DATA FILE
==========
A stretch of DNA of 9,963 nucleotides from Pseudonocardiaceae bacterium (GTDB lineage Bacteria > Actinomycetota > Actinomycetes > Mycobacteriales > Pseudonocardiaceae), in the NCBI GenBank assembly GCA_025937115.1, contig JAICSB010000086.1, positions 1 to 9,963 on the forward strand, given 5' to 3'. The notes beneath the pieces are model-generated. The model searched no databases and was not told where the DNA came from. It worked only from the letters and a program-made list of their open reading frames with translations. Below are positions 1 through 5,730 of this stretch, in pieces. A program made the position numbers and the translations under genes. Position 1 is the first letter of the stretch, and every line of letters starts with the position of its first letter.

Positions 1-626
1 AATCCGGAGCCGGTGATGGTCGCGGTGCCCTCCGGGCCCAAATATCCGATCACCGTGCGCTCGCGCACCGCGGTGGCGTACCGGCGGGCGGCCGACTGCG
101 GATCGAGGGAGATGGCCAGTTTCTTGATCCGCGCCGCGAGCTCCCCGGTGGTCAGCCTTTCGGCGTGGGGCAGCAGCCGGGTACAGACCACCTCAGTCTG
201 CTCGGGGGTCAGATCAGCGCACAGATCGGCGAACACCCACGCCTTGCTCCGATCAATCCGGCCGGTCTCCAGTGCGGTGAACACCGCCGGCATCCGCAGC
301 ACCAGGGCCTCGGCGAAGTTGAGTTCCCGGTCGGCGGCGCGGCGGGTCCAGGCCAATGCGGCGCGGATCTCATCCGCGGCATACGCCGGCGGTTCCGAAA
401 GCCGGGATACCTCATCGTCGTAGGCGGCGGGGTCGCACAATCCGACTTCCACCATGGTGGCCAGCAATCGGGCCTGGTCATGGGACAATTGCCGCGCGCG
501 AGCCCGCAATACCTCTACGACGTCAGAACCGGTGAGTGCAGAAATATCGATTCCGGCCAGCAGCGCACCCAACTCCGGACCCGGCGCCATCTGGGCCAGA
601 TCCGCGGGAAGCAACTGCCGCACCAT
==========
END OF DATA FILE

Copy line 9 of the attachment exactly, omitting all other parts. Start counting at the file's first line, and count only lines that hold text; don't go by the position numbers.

601 TCCGCGGGAAGCAACTGCCGCACCAT